For Immediate Release
Senate Immigration Reform Principles Include Lesbian and Gay Binational Families
Proposal by Reid, Schumer & Menendez Calls for an End to Discrimination Faced by LGBT Families
APRIL 29, 2010 / WASHINGTON, DC — A framework for comprehensive immigration reform, authored by Senators Harry Reid (D-NV), Chuck Schumer (D-NY) and Robert Menendez (D-NJ), includes a call for an end to discrimination against lesbian, gay, bisexual and transgender (LGBT) binational families. The principles, which are meant to guide Congressional crafting of immigration reform legislation, specifically call for key provisions of the Uniting American Families Act (UAFA) to be part of a future reform bill.
Immigration Equality hailed the inclusion of the language, which would allow LGBT citizens and legal permanent residents to sponsor their foreign national partners for residency in the United States. Under current law, no such sponsorship is available. An estimated 36,000 face imminent separation or exile because of discriminatory immigration policies. UAFA is sponsored in the Senate by Senator Patrick Leahy of Vermont, and in the House by Congressman Jerrold Nadler of New York.
“Today’s inclusive framework is an historic step forward for lesbian, gay, bisexual and transgender binational families,” said Rachel B. Tiven, executive director of Immigration Equality. “Now, it is time to turn these principles into laws. We will fight to ensure that the Uniting American Families Act is an indelible part of the immigration reform bill.”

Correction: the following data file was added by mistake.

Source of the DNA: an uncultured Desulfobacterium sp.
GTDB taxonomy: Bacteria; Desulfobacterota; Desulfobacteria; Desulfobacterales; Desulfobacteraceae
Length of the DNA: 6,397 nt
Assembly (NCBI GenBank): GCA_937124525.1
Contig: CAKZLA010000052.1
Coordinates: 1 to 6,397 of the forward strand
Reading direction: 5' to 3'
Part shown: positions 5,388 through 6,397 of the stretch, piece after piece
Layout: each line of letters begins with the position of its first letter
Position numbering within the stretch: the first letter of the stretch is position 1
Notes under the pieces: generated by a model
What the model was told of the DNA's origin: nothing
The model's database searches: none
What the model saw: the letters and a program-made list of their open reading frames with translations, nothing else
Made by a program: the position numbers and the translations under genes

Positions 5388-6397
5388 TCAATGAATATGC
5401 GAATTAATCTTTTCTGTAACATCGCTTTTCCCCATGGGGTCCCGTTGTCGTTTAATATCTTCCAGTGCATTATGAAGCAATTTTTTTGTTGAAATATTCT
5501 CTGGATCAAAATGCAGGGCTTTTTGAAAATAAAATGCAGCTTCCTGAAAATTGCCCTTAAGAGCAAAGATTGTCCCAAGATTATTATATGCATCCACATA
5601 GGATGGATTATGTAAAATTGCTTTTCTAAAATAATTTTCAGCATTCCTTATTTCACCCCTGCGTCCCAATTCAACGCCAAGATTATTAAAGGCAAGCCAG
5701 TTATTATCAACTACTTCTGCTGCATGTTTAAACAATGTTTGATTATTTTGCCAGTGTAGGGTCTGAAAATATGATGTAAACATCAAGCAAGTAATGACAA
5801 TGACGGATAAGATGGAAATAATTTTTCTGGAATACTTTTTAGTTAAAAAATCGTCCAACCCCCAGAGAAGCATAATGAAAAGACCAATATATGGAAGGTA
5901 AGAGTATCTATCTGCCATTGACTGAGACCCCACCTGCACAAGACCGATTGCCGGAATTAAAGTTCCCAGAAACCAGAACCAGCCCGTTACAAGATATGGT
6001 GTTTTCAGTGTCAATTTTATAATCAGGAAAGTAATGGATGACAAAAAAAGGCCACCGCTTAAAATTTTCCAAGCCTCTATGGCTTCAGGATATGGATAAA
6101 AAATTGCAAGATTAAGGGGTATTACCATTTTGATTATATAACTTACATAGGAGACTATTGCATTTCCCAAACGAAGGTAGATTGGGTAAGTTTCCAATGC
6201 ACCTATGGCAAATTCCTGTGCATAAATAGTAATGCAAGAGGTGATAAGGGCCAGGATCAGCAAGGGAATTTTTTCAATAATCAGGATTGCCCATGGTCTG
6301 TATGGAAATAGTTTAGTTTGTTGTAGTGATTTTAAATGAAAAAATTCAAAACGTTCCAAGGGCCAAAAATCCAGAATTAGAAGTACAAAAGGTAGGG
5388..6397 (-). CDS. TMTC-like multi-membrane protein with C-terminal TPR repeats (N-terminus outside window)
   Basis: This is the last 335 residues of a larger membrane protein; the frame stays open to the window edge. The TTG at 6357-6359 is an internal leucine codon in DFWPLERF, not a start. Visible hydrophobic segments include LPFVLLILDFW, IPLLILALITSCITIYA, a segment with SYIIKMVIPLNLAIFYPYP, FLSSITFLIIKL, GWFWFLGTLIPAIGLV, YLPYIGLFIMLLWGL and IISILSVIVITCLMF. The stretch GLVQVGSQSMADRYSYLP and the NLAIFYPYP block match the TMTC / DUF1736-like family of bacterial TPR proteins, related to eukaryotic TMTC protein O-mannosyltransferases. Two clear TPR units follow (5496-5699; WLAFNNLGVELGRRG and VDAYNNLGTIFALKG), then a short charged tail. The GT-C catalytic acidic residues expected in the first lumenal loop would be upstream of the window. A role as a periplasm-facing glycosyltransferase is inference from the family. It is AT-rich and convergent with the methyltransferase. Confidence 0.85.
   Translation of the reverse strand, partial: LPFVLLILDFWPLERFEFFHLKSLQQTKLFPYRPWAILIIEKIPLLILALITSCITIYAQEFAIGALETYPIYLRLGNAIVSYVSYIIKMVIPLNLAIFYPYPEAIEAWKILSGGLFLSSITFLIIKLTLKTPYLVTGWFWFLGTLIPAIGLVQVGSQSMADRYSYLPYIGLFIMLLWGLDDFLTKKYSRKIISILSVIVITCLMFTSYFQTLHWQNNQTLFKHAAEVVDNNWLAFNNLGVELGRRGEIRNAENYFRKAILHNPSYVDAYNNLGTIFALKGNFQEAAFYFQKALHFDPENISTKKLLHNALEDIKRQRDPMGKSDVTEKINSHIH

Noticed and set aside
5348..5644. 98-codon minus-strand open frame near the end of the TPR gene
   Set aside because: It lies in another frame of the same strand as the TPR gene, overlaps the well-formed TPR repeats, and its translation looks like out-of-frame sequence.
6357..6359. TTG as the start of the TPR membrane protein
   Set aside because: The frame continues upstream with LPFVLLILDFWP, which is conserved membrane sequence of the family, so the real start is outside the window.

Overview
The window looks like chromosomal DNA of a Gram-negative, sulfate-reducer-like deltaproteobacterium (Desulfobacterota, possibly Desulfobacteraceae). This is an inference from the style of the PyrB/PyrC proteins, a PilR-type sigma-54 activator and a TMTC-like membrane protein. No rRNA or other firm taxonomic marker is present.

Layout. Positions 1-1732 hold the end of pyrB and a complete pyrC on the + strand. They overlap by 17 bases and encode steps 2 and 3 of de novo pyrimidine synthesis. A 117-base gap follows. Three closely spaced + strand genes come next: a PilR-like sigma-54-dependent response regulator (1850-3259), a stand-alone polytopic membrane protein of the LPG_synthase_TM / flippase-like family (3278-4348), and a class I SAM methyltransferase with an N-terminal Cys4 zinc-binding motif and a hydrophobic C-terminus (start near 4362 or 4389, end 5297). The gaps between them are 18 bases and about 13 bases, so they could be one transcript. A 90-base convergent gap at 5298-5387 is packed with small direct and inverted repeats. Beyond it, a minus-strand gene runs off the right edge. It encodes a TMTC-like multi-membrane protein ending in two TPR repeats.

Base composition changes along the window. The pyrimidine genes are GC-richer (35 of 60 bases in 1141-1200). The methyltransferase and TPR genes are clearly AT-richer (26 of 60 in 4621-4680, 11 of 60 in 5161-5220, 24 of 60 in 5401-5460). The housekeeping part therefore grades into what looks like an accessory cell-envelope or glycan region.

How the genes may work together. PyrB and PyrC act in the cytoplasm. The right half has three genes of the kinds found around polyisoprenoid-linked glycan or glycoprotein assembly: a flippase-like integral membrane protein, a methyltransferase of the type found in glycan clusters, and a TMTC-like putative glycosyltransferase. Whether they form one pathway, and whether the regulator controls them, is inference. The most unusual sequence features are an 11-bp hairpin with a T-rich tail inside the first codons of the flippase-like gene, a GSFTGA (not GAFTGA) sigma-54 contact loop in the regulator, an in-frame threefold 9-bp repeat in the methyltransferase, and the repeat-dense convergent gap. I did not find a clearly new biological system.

“The LGBT community is committed to comprehensive immigration reform that includes everyone,” Tiven added. “Our community understands, all too well, the pain of being punished and singled out for who we are. Our solidarity with the larger immigrant community is deep, and our resolve to fix our broken immigration system is real. We will work for a bill that provides a path to citizenship for the undocumented, including those who are LGBT. Time is of the essence for those facing separation or deportation, and Congress must act, urgently, to pass humane, comprehensive reform.”
Immigration Equality also applauded the inclusion of the DREAM Act — a path to citizenship for undocumented students — in the principles released today. Earlier this week, DREAM activists who have walked from Florida arrived in the nation’s capital. Two of them, Juan Rodriguez and Felipe Matos, are also a couple, and have faced additional discrimination because of their sexual orientation. The outline also includes important provisions related to family unification, including ending the unconscionable backlogs that so many families face under the current system.
The group expressed dismay, however, over a proposal to implement a de-facto program for National ID Cards. Such a proposal, known as biometric identification, could be particularly troublesome for transgender immigrants, who struggle to get identity documents which match their correct name and gender.
“Immigration Equality,” Tiven concluded, “is working for a bill that protects LGBT immigrants who so desperately need reform. The path forward is about keeping families together and building a system that values our country’s unique and precious history as a nation of immigrants.”
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